The new research builds upon a series of experiments carried out almost a decade ago by Larissa Tiedens of Stanford University, who found that people conferred more status on leaders and workers who expressed anger than on those who expressed sadness. In one experiment, for example, carried out at the time of Bill Clinton's impeachment proceedings, participants viewed one or another of two brief video clips of the President testifying before a grand jury about the Monica Lewinsky scandal. In one clip he expressed anger about the investigation, and in the other he expressed sadness and guilt about his conduct. Participants who saw the anger clip were significantly more likely than those who saw the sadness clip to believe that Clinton should remain in office. This finding, which was largely unrelated to participants' political affiliation or gender, ran directly counter to the widespread view at the time that Clinton would be best served by being apologetic about what he had done.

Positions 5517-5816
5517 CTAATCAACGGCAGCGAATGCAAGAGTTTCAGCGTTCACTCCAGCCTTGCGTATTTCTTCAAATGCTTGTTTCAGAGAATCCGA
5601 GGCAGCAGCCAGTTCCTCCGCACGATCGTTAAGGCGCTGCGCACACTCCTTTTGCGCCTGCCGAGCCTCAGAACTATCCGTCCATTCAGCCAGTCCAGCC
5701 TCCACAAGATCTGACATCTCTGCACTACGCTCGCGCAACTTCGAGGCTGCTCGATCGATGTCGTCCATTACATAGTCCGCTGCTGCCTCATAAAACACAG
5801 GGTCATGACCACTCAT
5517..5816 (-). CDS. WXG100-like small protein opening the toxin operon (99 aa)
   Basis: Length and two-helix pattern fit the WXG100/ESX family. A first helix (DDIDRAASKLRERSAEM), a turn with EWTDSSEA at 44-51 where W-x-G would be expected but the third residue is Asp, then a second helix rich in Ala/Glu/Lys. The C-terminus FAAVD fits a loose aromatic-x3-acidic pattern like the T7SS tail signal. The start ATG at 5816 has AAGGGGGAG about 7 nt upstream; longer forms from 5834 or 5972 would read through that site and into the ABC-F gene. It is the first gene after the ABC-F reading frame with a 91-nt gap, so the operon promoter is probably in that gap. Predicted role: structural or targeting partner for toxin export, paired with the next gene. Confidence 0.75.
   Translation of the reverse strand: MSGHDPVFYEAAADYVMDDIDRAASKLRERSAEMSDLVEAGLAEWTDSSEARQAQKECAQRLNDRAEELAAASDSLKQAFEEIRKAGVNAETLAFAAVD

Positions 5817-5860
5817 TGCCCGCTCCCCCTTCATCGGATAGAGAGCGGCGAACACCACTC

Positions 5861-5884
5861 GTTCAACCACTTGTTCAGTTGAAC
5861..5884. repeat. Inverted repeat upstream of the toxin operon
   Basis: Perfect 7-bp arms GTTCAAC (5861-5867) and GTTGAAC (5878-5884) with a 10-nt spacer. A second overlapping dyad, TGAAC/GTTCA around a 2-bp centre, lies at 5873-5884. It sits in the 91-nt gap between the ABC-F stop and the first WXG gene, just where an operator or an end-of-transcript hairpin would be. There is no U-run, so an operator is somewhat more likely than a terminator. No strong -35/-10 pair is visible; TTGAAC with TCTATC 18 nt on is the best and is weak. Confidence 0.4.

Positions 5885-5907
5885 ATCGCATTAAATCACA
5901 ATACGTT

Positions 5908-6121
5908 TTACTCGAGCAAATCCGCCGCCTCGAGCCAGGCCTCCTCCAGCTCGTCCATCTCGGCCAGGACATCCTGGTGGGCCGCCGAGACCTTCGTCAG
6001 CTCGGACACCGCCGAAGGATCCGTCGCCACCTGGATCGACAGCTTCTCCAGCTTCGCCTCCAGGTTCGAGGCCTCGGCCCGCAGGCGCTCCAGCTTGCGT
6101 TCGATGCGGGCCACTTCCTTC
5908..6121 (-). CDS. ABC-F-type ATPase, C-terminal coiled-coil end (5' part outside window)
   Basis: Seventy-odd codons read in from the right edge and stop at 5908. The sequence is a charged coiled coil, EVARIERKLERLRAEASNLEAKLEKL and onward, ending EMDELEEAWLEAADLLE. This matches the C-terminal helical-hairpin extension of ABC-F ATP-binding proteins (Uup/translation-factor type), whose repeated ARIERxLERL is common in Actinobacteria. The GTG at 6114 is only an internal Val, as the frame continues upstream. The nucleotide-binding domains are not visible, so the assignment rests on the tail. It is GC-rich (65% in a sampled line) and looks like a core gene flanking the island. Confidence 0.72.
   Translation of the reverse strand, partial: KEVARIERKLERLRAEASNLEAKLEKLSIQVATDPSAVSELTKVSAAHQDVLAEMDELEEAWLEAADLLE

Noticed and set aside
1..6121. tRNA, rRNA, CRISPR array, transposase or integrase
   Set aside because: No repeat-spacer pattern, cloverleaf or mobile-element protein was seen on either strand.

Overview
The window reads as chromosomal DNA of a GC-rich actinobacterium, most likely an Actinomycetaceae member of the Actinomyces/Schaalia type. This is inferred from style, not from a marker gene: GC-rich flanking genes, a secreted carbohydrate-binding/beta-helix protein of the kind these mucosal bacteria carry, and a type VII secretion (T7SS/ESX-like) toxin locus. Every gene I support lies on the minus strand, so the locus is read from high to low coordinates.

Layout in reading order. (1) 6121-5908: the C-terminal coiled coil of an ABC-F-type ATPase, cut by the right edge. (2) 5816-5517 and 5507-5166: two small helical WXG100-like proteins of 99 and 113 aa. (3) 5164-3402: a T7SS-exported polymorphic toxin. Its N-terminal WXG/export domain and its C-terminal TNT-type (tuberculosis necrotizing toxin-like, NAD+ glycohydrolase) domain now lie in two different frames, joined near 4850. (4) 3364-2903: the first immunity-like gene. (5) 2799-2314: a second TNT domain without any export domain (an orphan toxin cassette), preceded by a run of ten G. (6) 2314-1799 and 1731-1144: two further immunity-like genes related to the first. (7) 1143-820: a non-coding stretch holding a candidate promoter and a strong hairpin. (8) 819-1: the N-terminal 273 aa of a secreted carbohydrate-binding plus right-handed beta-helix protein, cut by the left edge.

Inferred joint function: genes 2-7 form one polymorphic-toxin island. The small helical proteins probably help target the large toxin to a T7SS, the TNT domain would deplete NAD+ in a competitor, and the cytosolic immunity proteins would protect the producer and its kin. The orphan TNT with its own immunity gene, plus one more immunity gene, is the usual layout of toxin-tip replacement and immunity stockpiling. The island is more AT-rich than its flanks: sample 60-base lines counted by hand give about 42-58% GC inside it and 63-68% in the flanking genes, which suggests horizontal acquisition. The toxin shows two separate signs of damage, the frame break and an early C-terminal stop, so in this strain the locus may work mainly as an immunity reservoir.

The Stanford studies having largely involved male protagonists, Dr. Brescoll set out to determine whether the same benefits would accrue specifically to anger-expressing women. She found very much the opposite to be the case.
In one experiment, 39 men and 30 women recruited from a public fair were randomly assigned to view a video clip of about a minute and a half in which a male or female candidate for a job talked about his or her current position. The video scripts were identical except for a segment of a few seconds in which the interviewee described feeling either angry or sad about the loss of an account that occurred because a colleague who was supposed to bring key materials for a presentation got lost en route and arrived very late. To the interviewer's question, "So how did you feel when you left the meeting?" the interviewee answered in one of two ways: 1) "I was really annoyed. Well, I guess I was just really angry;" or 2) "I was really sad. Well, I guess I was just really sad."